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Bacteria isolated from bats inhibit the growth of Pseudogymnoascus destructans, the causative agent of white-nose syndrome.

Hoyt JR, Cheng TL, Langwig KE, Hee MM, Frick WF, Kilpatrick AM - PLoS ONE (2015)

Bottom Line: White-nose syndrome, caused by the fungal skin pathogen Pseudogymnoascus destructans, threatens several hibernating bat species with extinction and there are few effective treatment strategies.The skin microbiome is increasingly understood to play a large role in determining disease outcome.In both challenge experiments, the extent of suppression of P. destructans growth was dependent on the initial concentration of P. destructans and the initial concentration of the bacterial isolate.

View Article: PubMed Central - PubMed

Affiliation: Department of Ecology and Evolutionary Biology, University of California Santa Cruz, Santa Cruz, California, United States of America.

ABSTRACT
Emerging infectious diseases are a key threat to wildlife. Several fungal skin pathogens have recently emerged and caused widespread mortality in several vertebrate groups, including amphibians, bats, rattlesnakes and humans. White-nose syndrome, caused by the fungal skin pathogen Pseudogymnoascus destructans, threatens several hibernating bat species with extinction and there are few effective treatment strategies. The skin microbiome is increasingly understood to play a large role in determining disease outcome. We isolated bacteria from the skin of four bat species, and co-cultured these isolates with P. destructans to identify bacteria that might inhibit or kill P. destructans. We then conducted two reciprocal challenge experiments in vitro with six bacterial isolates (all in the genus Pseudomonas) to quantify the effect of these bacteria on the growth of P. destructans. All six Pseudomonas isolates significantly inhibited growth of P. destructans compared to non-inhibitory control bacteria, and two isolates performed significantly better than others in suppressing P. destructans growth for at least 35 days. In both challenge experiments, the extent of suppression of P. destructans growth was dependent on the initial concentration of P. destructans and the initial concentration of the bacterial isolate. These results show that bacteria found naturally occurring on bats can inhibit the growth of P. destructans in vitro and should be studied further as a possible probiotic to protect bats from white-nose syndrome. In addition, the presence of these bacteria may influence disease outcomes among individuals, populations, and species.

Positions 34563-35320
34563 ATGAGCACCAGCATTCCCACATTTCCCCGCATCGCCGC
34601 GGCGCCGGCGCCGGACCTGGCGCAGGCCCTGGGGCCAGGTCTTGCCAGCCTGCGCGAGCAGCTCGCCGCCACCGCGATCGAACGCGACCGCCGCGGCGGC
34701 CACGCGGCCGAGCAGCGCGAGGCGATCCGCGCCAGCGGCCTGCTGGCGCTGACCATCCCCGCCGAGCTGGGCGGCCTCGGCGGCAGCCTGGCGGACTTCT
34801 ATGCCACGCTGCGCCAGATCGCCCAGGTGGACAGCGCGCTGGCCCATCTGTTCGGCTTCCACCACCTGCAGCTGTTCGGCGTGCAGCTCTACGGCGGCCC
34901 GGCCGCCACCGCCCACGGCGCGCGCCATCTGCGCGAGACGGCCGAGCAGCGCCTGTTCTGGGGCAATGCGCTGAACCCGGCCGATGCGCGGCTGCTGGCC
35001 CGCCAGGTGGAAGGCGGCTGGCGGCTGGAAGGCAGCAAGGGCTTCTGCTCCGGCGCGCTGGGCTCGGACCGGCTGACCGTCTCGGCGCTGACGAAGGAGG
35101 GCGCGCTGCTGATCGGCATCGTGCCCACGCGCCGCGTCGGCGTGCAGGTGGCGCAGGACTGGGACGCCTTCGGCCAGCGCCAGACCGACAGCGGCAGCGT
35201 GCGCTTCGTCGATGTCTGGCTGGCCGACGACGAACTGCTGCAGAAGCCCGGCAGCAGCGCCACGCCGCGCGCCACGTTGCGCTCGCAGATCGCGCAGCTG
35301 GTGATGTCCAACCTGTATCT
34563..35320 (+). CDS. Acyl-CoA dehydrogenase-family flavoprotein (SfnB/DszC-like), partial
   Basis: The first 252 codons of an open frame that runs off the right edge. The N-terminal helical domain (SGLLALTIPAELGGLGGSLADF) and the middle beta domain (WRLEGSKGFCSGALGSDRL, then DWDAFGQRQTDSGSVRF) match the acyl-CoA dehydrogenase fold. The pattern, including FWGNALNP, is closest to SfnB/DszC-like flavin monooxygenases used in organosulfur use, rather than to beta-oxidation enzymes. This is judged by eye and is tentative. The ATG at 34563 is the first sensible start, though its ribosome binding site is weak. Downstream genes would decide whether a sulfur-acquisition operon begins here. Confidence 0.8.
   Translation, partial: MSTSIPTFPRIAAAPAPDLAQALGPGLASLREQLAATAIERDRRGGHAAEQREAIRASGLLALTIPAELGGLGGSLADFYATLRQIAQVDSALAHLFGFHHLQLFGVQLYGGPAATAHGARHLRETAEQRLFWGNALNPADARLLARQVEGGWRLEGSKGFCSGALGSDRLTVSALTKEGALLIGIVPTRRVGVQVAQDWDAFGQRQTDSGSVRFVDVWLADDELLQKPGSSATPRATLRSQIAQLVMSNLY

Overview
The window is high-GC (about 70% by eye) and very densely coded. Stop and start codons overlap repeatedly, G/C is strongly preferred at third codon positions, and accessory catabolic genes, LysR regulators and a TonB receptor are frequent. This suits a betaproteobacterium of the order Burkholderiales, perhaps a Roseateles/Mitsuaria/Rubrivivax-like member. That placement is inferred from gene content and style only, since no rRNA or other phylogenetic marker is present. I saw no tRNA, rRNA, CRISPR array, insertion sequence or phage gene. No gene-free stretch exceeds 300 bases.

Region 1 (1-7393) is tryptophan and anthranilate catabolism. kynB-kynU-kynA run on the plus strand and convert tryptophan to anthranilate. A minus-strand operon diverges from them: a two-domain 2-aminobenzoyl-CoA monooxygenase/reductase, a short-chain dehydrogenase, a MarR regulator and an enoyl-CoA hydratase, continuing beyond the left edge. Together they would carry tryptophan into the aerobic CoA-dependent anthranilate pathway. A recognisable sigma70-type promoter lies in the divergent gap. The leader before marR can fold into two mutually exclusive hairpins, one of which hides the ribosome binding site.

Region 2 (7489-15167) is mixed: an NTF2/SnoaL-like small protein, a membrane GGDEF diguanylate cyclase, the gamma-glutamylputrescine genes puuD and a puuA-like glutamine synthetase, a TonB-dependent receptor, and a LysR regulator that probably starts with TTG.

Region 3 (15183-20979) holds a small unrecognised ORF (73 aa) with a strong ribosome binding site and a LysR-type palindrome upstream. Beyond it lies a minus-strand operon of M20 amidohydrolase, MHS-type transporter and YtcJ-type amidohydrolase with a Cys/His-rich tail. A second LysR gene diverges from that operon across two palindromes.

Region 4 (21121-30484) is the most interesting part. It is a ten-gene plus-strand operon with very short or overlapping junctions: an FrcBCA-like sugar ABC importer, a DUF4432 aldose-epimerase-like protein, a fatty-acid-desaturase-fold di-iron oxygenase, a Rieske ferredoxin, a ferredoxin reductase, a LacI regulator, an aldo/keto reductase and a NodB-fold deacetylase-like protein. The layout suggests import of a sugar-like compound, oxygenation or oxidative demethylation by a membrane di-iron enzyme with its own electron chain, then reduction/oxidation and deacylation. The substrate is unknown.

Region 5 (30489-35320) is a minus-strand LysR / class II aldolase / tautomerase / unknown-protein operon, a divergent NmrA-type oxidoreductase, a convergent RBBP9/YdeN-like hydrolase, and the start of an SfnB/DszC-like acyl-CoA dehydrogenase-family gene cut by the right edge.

No MeSH data available.


Related in: MedlinePlus

Second inhibition assay measuring the diameter of P. destructans colonies grown on a lawn of bacteria.Pseudogymnoascus destructans was plated with nine bacterial isolates at six different concentrations (highest to lowest, left to right). Lines denoted by the same letter did not differ significantly on the last day of the experiment. CHR and SPH are isolates in the genus Chryseobacterium and Sphingomonas that are not known to produce antifungal compounds. The Control is a sham inoculation of 30% glycerol stock. PF1-7 and PA6 are all isolates in the genus Pseudomonas.